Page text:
835th SIGNAL SERVICE BATTALION



Excerpt from "Confusion Beyond Imagination"

(Courtesy of Mr. Tom Carr, Natick, MA)

The 835th Signal Service Battalion was the oldest signal outfit in CBI, was probably the biggest, was the most widely dispersed, and without a doubt, performed more varied duty than any of the others.

835th men became convinced that crossed flags meant they might be called upon to service anything from an electric toaster to a radio station. The 835th signal wallahs maintained that they swapped their sacks for lanterns, as they didn't get any time to sleep, even at night.

The 835th was activated in Washington in 1942 as a company, with Capt. W. A. Muir as commanding officer. Its later commanders were Lt. Col. Joseph E. Heinrich, Maj. James H. Caddess, Lt. Col. Charles G. Eubank, Lt. Col. Charles T. Cabrera, and Lt. Col. Morris S. Schwartz. The company's objective was to set up communications in the Orient, the outfit docking at Karachi in March 1942 to begin the job. A signalman heaved a roll of toilet paper to an Indian on the dock and watched as he fashioned a turban with it. That was the 835th's introduction to India.

The original aggregation consisted of seven radio teams, various sections, and a detachment of Company B of the 52nd Signal Battalion. All these signal wallahs left Stateside to provide communications in Java, but the Japs got there first.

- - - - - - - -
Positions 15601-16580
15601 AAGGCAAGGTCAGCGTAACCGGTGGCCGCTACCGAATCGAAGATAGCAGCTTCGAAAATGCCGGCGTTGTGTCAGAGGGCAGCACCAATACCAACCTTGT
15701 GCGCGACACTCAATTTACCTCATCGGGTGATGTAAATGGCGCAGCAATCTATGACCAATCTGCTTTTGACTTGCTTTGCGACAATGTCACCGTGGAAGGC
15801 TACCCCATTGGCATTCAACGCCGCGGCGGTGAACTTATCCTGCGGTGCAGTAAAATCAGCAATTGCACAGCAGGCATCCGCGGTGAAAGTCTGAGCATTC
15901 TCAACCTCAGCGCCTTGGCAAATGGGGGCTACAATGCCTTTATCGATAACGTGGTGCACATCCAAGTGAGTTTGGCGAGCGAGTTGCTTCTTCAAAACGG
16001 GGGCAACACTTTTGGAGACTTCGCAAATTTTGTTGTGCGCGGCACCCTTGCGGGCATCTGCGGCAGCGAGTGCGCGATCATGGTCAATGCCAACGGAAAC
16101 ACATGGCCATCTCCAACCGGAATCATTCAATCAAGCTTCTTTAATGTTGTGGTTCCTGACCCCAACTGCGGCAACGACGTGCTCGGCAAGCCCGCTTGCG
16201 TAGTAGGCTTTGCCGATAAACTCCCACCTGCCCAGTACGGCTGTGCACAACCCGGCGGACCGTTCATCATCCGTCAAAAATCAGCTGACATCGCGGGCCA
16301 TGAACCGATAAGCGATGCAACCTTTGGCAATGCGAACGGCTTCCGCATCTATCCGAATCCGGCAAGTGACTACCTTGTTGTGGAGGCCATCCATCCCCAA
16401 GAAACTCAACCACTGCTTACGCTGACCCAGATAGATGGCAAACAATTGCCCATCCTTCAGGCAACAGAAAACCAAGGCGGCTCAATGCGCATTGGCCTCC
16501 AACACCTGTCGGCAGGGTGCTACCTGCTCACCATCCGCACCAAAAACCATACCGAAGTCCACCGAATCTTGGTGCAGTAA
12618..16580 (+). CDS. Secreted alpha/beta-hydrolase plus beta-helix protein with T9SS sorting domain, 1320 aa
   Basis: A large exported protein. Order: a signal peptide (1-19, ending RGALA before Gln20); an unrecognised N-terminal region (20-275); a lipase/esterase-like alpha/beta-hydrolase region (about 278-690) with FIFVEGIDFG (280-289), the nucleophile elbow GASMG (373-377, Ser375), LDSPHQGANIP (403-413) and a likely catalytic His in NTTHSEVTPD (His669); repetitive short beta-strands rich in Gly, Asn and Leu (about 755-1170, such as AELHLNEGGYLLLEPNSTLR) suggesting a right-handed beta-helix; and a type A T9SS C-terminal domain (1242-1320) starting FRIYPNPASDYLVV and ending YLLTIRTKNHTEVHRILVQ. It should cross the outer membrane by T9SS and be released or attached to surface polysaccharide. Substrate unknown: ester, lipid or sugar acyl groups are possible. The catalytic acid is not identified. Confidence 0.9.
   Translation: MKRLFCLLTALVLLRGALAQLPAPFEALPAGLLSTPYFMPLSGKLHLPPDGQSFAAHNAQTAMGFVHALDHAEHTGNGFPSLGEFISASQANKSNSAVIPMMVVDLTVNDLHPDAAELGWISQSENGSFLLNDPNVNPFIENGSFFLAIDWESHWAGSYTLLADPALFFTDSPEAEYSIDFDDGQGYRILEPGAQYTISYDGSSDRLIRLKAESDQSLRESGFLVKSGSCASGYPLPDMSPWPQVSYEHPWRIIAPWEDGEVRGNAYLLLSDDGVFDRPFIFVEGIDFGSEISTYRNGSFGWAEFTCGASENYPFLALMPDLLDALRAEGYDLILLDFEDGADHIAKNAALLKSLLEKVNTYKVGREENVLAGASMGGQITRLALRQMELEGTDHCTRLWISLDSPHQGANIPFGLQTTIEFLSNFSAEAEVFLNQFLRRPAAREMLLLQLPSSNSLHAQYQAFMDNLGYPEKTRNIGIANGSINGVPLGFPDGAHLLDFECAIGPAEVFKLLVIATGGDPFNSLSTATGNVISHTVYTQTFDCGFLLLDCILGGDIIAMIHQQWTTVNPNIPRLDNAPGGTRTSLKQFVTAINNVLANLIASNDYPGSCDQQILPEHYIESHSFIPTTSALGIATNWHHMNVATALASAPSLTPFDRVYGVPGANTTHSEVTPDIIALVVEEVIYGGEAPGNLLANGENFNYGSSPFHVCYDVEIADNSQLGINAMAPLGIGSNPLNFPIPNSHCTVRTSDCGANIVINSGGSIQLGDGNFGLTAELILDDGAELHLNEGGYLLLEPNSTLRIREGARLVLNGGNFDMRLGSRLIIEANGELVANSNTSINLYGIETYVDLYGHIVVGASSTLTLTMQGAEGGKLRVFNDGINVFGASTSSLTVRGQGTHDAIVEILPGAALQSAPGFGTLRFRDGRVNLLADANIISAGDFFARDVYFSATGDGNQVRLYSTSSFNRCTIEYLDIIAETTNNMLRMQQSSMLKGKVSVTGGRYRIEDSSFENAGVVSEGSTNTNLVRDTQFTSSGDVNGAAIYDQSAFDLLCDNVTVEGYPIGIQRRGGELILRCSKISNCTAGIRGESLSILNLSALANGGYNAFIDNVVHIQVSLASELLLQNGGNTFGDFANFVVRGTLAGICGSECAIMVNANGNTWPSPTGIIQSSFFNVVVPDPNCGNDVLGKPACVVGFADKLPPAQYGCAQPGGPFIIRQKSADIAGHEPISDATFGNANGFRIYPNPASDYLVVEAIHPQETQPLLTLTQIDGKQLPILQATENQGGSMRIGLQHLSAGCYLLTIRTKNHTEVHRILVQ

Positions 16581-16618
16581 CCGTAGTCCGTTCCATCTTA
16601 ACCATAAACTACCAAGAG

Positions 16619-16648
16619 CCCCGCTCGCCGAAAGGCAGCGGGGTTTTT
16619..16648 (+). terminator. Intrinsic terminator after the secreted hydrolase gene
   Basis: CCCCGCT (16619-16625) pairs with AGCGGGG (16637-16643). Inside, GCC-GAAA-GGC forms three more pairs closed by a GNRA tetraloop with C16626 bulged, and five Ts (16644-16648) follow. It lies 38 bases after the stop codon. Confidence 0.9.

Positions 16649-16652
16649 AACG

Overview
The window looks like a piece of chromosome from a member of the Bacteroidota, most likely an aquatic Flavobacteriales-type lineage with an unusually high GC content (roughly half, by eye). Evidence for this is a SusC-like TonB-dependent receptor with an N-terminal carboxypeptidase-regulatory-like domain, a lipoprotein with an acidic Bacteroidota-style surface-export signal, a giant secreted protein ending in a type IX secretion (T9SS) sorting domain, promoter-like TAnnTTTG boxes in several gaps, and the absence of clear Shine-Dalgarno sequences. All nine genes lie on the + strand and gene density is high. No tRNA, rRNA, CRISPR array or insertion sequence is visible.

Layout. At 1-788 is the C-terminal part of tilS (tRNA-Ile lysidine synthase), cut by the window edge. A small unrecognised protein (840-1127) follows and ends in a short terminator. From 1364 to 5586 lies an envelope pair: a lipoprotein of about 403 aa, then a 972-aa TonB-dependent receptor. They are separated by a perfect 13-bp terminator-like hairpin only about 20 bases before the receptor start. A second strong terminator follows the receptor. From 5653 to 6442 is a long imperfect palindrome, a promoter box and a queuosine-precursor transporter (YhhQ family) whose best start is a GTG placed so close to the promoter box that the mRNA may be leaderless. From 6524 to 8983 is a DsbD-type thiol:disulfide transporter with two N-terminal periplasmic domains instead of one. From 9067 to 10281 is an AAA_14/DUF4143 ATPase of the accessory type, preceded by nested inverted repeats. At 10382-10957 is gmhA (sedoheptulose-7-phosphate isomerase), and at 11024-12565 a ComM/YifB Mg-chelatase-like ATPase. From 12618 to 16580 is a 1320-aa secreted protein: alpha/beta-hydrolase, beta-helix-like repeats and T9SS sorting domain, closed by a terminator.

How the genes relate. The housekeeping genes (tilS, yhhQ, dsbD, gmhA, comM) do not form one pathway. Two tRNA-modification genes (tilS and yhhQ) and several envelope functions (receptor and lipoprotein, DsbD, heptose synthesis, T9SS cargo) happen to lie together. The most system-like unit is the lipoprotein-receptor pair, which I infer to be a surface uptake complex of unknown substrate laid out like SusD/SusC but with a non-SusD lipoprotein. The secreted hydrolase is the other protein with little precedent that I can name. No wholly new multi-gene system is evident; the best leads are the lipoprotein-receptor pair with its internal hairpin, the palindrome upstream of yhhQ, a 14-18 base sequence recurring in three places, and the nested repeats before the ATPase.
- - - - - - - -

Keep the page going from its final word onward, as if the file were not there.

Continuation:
Team H of the 835th hit the Karachi dock first, John E. Seifert of De Witt, Iowa, later signal center chief at Delhi, being the first down the plank. After waiting in Karachi two weeks, Team H went on to Delhi, the men living in the Marina Hotel and setting up offices at British General Headquarters, later moving them to the Imperial Hotel till they got signal quarters of their own.

One radio jeep operator covered 13,000 miles of back-country China in eight months of radio jeep service, getting no mail from any source for more than four of those months.

When Chennault's air operation retreated from Kweilin, the radio jeep units became the nucleus of supply dumping grounds, which added supply loading, unloading, and guarding to their communications duties.

The 835th signalmen, as part of their service in China, worked with Air Force secret mission to the Chinese Communist government at Yenan, later supporting American military intelligence at Yenan and deep into north China. This assignment lasted nearly a year.

It's hard to name anything that went on in CBI at which the 835th was not present. The 835th was there when the short route from Burma to China, the Tengchung Cut-off or Marco Polo Trail, was surveyed. Porters and mules brought in the signalmen's portable radio sets so they could pound out their messages from their high camps across the Kaolikung Shan.

The 835th had 1,415 officers and men at its peak strength; its detachments, units, and teams are uncounted. When the war came to an end, the 835th found itself back in Karachi, where it began, there to supply communications for the swift evacuation of India and Burma. It closed shop in April 1946 when India-Burma headquarters left New Delhi for Calcutta.

No one will ever be able to sum up better what the 835th accomplished in CBI than one of its veteran non-coms did at the end.

"First in, last out, scattered from hell to breakfast, but doing a job - that's the 835th."


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